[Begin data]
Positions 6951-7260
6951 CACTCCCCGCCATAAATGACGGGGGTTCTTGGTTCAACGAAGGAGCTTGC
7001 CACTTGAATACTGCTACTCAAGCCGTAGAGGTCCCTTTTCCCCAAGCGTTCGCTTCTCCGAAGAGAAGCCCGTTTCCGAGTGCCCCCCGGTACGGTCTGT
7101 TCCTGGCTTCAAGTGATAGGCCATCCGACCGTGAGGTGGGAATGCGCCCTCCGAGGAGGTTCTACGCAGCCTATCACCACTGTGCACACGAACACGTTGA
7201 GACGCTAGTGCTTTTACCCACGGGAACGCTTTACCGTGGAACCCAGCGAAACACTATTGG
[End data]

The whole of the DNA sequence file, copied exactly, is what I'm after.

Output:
Positions 6951-7260
6951 CACTCCCCGCCATAAATGACGGGGGTTCTTGGTTCAACGAAGGAGCTTGC
7001 CACTTGAATACTGCTACTCAAGCCGTAGAGGTCCCTTTTCCCCAAGCGTTCGCTTCTCCGAAGAGAAGCCCGTTTCCGAGTGCCCCCCGGTACGGTCTGT
7101 TCCTGGCTTCAAGTGATAGGCCATCCGACCGTGAGGTGGGAATGCGCCCTCCGAGGAGGTTCTACGCAGCCTATCACCACTGTGCACACGAACACGTTGA
7201 GACGCTAGTGCTTTTACCCACGGGAACGCTTTACCGTGGAACCCAGCGAAACACTATTGG